September 14, 2005
Students at UVA painted the words "all men are created equal" where everyone could see it.
Racial messages and hurtful comments are what caused the tension on Grounds. This has sparked students and faculty to spread the meaning of equality. The Gettysburg address reminds students of the fundamental values that should unite them
"Four score and seven years ago" are the words Abraham Lincoln wrote 142 years ago, before he gave his speech on the battlefield. Now, UVa is using his words to fight their own battle, a battle against racism.
"There's been some not so nice messages written on Beta Bridge that implies certain lack of tolerance, disdain, even hatred, so I think this is a way of saying 'hey, let's read Lincoln again,'" said Sanda Iliescu, a UVa Art and Architecture Professor.
271 community members and UVa students painted every word of the Gettysburg Address on the Beta Bridge wall to serve one purpose.
"Equality and tolerance," said Iliescu.
"It has the idea of reconciliation of the issues that sometimes aren't discussed as much," added Danny Silverman, a UVa student.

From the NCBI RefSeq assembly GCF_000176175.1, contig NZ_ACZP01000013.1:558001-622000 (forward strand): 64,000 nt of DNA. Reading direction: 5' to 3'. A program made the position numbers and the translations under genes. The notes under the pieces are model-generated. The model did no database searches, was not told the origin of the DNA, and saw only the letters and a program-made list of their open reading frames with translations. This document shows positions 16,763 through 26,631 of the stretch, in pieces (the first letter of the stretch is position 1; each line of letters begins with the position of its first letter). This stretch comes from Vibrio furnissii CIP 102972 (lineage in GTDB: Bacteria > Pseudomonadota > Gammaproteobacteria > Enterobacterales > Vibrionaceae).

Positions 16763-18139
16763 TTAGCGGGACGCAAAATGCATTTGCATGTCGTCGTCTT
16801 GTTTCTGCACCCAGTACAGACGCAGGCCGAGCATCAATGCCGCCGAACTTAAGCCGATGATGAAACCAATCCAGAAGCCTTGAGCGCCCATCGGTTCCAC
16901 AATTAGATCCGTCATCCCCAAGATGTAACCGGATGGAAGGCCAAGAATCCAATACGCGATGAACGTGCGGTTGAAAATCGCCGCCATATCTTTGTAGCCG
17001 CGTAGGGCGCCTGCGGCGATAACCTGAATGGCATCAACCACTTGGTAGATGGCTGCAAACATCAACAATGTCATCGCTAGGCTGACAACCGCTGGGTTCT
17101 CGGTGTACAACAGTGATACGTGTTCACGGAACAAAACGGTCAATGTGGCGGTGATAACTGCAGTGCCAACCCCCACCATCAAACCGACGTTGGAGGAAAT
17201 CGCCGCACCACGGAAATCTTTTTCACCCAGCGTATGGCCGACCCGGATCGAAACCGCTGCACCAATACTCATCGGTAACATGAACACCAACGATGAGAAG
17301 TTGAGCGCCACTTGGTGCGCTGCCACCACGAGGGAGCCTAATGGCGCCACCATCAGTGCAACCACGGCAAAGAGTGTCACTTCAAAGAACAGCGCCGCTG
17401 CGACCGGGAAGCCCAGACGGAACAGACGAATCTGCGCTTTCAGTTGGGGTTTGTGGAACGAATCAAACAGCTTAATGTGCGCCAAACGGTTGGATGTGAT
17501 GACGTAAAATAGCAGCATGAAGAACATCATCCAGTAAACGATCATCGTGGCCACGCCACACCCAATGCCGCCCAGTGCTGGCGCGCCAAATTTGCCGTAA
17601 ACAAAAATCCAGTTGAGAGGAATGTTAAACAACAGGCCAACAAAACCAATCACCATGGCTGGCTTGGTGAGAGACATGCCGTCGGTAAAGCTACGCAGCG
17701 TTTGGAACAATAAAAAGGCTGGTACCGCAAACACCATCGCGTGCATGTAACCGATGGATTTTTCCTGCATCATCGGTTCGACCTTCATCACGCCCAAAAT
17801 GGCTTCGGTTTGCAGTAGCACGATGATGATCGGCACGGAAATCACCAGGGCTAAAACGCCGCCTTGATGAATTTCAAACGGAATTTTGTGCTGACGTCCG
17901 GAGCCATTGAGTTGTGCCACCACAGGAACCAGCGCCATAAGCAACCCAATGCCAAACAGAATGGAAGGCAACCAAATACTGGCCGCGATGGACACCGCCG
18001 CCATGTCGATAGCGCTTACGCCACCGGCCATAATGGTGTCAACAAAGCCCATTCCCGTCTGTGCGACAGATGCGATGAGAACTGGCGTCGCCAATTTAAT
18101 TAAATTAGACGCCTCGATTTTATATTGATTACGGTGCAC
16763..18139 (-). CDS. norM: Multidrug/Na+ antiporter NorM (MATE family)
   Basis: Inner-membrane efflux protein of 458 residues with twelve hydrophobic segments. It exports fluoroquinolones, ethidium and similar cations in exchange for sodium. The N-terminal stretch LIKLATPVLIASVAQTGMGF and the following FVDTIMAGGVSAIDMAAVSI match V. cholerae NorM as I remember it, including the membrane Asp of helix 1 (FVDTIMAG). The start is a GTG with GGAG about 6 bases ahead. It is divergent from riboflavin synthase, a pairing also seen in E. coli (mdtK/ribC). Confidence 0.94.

"It's a good opportunity to just let everyone know what's on our minds and try and get back to normalcy, we don't want to focus on the negative here," said Jesse Wetzel, another UVa student.
That negativity is what is encouraging students to take a stand. "I think it's great that everyone is standing together and showing that they won't tolerate it," said Elizabeth Tran.
"It's getting the ball rolling, so it's exciting," said Lindsay Mott.
Iliescu is hoping it will catch on. As people walk across Beta Bridge everyday she hopes they'll remember that "all men are created equal."
Over the years the wall has symbolized the community, with birthday celebrations and even marriage proposals but now UVa students want to send another message that enough is enough.
It was supposed to take 8 hours to write every word of the Gettysburg Address on the bridge, but students completed the task in only 5 hours.
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